Welcome, fellow genealogists! My blog will teach you about U.S. land records and United Kingdom research. My family has roots in Niagara County, New York; Norfolk, England; and northeast Germany.

Saturday, October 29, 2011

Glossary of Land Records

Land records are kept in county recorders’ offices, sometimes called county records offices, county registrars’ offices, registries of deeds or bureaus of conveyances. Any changes in rights, estates or interests in land are recorded. Below in ‘almost’ alphabetical order are the main documents that you can find, with a note or two about their usefulness to genealogists.

            Deed – a written document that transfers ownership of real property from one entity to another. Real property or real estate is land and its improvements. Without this piece of paper, the rest of the documents at the recorder’s office are useless and unnecessary. Deeds have the most genealogical information while facts in all the other documents only add to your family story.
            Declarations of Homestead – documents that under state laws protect real estate from forced sale by creditors and in some cases, provide a home for a surviving spouse for life. Each state’s law is slightly different. (This meaning of homestead has nothing to do with acquiring state or federally-owned land by filing and establishing residence.)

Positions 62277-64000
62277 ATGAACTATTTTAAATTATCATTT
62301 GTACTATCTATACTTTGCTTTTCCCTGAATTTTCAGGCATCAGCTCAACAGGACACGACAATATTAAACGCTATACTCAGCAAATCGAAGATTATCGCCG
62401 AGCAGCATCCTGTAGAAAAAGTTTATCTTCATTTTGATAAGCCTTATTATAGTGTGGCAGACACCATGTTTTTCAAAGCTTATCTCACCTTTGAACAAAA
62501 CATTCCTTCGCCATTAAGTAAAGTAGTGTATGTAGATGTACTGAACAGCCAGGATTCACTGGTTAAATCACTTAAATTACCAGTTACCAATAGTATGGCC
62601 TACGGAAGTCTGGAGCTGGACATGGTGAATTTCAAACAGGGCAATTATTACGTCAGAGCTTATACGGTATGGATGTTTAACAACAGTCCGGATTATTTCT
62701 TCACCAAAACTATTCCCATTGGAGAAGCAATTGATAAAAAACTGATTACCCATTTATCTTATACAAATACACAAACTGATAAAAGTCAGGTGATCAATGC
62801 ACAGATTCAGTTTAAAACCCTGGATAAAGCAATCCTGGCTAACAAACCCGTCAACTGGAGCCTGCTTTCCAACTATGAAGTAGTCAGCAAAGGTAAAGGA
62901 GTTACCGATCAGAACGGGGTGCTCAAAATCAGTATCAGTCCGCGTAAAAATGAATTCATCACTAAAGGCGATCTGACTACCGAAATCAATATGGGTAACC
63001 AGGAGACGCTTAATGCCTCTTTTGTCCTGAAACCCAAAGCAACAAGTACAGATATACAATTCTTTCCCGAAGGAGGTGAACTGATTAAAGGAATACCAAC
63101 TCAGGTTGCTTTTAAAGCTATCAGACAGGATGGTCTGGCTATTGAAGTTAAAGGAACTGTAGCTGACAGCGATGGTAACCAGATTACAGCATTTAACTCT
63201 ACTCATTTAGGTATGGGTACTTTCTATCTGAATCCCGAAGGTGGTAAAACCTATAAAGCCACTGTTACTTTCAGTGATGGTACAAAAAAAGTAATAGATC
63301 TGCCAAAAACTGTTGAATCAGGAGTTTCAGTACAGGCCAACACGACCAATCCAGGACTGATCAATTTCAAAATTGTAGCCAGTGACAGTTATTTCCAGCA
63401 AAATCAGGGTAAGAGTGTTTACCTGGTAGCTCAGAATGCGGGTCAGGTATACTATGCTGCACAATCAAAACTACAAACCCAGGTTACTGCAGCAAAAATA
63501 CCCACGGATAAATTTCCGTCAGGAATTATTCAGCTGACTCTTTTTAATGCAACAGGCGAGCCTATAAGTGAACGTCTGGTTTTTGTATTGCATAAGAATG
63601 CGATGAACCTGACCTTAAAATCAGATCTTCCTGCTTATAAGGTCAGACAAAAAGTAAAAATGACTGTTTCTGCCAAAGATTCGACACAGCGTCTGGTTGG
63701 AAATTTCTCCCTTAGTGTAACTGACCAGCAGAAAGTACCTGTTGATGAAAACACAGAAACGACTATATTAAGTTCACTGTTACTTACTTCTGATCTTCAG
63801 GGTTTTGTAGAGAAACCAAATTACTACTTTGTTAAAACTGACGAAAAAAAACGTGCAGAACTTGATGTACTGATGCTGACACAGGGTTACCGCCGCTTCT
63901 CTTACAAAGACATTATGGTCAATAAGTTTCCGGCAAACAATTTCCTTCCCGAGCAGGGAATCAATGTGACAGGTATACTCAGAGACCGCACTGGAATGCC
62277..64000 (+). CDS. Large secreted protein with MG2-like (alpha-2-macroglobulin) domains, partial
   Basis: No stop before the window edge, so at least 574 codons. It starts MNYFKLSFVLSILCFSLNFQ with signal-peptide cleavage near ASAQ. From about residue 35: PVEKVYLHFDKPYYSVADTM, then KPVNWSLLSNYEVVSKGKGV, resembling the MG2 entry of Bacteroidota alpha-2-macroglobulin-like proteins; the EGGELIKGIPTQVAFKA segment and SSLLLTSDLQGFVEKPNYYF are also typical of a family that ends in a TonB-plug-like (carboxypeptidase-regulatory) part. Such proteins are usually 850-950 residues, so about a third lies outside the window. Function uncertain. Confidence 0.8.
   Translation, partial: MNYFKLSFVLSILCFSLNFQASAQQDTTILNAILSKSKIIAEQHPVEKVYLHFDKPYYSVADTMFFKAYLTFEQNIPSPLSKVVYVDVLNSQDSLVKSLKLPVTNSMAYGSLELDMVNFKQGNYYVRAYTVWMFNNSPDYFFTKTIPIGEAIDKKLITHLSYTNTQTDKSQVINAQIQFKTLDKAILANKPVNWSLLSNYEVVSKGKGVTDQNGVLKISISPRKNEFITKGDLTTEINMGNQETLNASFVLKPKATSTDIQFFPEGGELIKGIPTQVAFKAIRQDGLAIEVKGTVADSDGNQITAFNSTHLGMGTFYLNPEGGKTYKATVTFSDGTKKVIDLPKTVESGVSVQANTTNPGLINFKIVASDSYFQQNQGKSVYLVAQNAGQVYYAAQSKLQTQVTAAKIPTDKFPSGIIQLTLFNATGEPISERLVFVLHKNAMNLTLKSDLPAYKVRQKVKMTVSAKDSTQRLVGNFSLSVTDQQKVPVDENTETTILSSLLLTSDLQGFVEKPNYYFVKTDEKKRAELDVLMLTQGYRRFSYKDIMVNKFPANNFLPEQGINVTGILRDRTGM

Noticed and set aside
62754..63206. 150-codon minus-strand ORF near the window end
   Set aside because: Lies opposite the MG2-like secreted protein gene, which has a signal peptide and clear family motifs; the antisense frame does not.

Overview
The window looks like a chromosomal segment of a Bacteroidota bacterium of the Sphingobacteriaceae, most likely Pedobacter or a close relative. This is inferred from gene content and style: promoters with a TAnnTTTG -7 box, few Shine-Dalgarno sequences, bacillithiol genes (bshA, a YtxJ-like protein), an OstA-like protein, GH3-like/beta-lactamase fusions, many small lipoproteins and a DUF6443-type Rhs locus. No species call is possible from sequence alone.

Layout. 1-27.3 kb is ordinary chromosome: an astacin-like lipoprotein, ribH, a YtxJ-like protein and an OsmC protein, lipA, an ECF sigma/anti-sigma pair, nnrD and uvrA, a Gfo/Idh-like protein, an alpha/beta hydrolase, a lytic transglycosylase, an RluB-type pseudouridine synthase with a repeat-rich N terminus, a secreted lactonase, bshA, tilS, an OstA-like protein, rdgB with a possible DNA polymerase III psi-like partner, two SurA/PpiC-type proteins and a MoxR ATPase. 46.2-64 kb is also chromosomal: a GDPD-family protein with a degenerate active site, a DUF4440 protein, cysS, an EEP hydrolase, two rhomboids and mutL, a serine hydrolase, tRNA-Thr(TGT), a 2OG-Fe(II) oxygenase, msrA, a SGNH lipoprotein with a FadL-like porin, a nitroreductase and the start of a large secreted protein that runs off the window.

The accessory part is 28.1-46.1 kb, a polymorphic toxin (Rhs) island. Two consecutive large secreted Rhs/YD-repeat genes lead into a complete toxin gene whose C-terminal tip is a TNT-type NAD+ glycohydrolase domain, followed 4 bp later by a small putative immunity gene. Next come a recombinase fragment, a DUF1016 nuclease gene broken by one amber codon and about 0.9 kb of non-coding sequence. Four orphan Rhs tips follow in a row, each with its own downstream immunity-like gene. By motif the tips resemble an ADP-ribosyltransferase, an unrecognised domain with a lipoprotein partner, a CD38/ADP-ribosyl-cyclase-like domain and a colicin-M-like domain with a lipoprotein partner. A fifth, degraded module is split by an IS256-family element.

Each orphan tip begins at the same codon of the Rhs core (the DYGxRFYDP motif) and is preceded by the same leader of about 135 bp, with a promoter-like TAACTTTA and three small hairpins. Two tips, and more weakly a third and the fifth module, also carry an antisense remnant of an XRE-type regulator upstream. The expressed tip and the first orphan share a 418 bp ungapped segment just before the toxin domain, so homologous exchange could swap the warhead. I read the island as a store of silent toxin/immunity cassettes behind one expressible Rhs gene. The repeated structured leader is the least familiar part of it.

Easements – the right of a party to use land that belongs to someone else for a special purpose not inconsistent with the owner’s use of the land – commonly, a driveway easement which lets someone pass over a property to get to another property or a utility easement which allows gas lines, telephone and electrical wires to pass over or under the surface of a property.

            Lien – a claim that an entity (government or person) has on property that belongs to another to secure payment of a debt or obligation. The two most common are ‘municipal liens’ for non-payment of taxes and ‘mechanic’s liens’ for non-payment of bills from tradesmen whose work or materials have improved the property. 
            Mortgage – a pledge of property to secure a debt; Mortgagor – the people who pledge their property, the borrowers, the property owners; Mortgagee – the lender; Mortgage Release – a document issued by mortgagee (lender) to state that the debt has been paid. Before banks became almost the only mortgage lenders in the country, people paid cash or borrowed money from rich people or relatives so check who both the mortgagor and mortgagee are.
            Other documents can be recorded such as leases, especially, long-term commercial leases. Government bodies have the right to take private property for public purposes, such as schools, providing that fair market value is paid to the owner. This process is called eminent domain, and the paperwork is filed. In some case, the owner simply issues a deed to the government body, however. Bills of sale for slaves can be found in old records both in the North and South.

©Susan Lewis Well, 2011

Tuesday, October 25, 2011

UK Parish Chests

English parishes were ordered to keep registers of births, marriages and deaths separate from other parish records since the reign of Henry VIII in 1538. The king's vicar general, Thomas Cromwell, also mandated the records be kept in a 'secure coffer.' Many parishes already had a chest made of wood reinforced by iron bars and locks because in 1166, Henry II had mandated that each church have a chest to collect money for the crusades. There were may items to store in the chest, including: